For Love of Fresh-Baked Bread
“You could do more,” the visitor told Wilbur Crane of Crane’s Bakery, a landmark in the city for years.
Wilbur sensed he was dreaming. They were seated at a table in the bakery’s coffee nook, overseen by a black-and-white print of an old man saying grace over bread and a framed portrait of the Crane family: Wilbur, Clara, and their two sons—neither of whom cared to put in the hours the bakery business required.
Dreaming Wilbur squinted through his glasses, trying to make out the visitor’s features, and made a mental note to improve the coffee nook’s lighting.
“You could do more…”
The alarm clock tore Wilbur from his dream and sent him shuffling down to the kitchen to help Clara, who already had bread loaves in the oven.
Around sunrise, Wilbur noticed a man staring at the fresh-baked bread Clara had just set out. The window-shopper then joined another man toting a stuffed plastic bag, as they settled on the steps of the public library.
Twenty-four hours later, the same individual stood before the bakery window, eyeing the fresh loaves glistening in the light. Noting the man’s appearance, Wilbur grabbed a plump Italian loaf and stepped outside.
“I have plenty,” Wilbur said to the man, who accepted the loaf, then hurried across the street to share it with his companion.
The next morning, the man appeared still again, gazing through the window at the fresh-baked loaves. This time, Wilbur motioned him inside: “Take one, and free coffee’s over there.”
The man left, clutching a bread loaf and a cardboard tray with coffees. Wilbur watched the two men settle on the library steps, divide the bread and sip coffee. The scene cheered Wilbur, so much so that an idea came to him: why not give back to the community by donating bread to the homeless shelters?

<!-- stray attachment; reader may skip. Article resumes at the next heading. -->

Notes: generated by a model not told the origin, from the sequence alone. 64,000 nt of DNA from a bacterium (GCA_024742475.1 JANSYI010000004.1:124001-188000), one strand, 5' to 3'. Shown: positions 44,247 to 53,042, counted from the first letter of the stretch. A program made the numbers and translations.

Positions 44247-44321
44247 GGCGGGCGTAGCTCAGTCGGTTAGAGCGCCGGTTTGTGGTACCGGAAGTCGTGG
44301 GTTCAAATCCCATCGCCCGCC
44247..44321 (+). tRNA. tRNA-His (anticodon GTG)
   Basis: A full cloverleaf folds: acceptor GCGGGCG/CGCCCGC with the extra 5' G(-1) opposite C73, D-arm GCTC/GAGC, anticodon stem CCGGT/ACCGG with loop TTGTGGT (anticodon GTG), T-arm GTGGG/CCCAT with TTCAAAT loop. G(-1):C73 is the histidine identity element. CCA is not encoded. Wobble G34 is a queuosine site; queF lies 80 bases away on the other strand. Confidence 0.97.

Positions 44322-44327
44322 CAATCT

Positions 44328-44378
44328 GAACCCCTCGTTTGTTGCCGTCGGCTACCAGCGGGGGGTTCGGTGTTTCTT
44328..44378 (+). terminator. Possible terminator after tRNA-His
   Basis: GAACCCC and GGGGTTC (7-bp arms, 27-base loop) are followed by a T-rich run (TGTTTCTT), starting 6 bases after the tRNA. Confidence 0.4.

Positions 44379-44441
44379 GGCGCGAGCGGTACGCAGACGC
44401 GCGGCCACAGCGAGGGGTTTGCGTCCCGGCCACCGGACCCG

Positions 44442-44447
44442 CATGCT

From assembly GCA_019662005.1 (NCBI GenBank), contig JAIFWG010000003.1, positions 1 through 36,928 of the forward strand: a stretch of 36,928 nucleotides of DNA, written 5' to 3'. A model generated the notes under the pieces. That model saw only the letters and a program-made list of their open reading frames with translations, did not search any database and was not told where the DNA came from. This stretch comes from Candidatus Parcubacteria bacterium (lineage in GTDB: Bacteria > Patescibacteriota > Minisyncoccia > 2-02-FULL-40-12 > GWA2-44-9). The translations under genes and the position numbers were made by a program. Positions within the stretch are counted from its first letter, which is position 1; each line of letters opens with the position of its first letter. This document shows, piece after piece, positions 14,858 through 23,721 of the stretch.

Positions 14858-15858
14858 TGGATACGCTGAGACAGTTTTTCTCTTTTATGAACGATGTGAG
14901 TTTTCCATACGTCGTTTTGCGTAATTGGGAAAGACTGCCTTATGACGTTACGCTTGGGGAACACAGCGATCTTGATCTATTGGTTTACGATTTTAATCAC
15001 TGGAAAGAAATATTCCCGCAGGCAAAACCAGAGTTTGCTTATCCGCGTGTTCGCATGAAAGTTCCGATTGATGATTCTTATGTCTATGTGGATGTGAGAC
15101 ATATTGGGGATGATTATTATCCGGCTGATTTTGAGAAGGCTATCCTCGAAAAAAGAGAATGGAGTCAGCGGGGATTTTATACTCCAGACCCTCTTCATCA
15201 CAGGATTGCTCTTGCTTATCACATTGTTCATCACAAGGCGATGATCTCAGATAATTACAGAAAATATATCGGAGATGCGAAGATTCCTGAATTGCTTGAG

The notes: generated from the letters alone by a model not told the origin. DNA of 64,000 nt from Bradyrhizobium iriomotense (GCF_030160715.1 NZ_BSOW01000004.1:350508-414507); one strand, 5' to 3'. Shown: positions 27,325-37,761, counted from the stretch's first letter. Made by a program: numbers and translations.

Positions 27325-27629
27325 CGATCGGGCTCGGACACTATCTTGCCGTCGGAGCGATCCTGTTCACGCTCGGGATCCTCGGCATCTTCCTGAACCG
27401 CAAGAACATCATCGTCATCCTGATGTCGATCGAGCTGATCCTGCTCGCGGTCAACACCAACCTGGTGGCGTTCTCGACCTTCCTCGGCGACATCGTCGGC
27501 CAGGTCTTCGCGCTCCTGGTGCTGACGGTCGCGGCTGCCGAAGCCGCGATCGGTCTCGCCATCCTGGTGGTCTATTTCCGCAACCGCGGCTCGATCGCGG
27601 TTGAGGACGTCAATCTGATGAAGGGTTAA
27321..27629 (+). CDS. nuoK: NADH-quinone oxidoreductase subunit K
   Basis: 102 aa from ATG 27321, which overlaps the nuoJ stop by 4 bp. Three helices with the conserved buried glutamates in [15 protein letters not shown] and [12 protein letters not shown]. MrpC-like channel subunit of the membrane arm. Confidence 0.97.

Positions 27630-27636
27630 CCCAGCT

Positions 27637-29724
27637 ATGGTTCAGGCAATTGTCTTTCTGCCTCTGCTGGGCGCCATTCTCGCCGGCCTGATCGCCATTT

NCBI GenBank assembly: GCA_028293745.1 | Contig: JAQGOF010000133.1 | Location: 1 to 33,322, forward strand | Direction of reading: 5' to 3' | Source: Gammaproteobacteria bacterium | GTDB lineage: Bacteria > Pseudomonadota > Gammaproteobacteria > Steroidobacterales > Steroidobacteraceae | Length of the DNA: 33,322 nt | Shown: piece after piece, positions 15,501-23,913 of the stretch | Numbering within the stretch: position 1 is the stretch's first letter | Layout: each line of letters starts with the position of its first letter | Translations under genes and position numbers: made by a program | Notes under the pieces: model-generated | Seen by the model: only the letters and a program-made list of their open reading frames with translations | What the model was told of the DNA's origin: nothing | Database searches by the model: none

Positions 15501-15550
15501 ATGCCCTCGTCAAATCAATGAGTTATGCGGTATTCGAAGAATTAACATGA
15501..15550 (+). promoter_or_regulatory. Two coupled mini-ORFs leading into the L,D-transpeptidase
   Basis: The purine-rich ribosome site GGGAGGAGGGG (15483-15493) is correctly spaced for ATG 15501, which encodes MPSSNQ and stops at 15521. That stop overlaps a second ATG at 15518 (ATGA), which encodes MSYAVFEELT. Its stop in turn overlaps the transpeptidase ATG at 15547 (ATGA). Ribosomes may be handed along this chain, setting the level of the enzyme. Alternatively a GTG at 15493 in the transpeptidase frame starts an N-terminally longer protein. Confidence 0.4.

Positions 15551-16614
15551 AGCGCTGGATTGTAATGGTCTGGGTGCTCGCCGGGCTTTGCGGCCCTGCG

Clara, the business mind of their operation, reminded Wilbur that their margin remained thin, but when Wilbur recounted his nighttime visitor’s suggestion to “do more”, Clara relented.
“Wilbur, your heart is one big cream puff!” she laughed, kissing him on the forehead. “But who will do the deliveries?”
He found his solution the next time the two men appeared. Wilbur waved them inside and asked them to take a seat in the nook.
The window-shopper introduced himself first: “Conrad.” His companion followed, shyly: “Richie,” eyes lowered toward a plate of cinnamon rolls Wilbur had placed before them.
“That’s me: Wilbur,” he pointed to the family portrait hanging above them. That’s my wife, Clara, who baked these delicious rolls, and those are our two sons. Now, here’s the situation,” he continued, “we could use some help.”
The two men looked at each other. “How do you mean?” Conrad asked.
“There’s an efficiency upstairs, behind our apartment. It sleeps two in a pinch—our boys shared it. There’s a private entrance. You could live there in exchange for helping around the bakery, making deliveries, maybe even a little baking if you’re inclined.”
“It’s a deal,” Conrad said. “’Right, Richie?” The latter nodded agreement.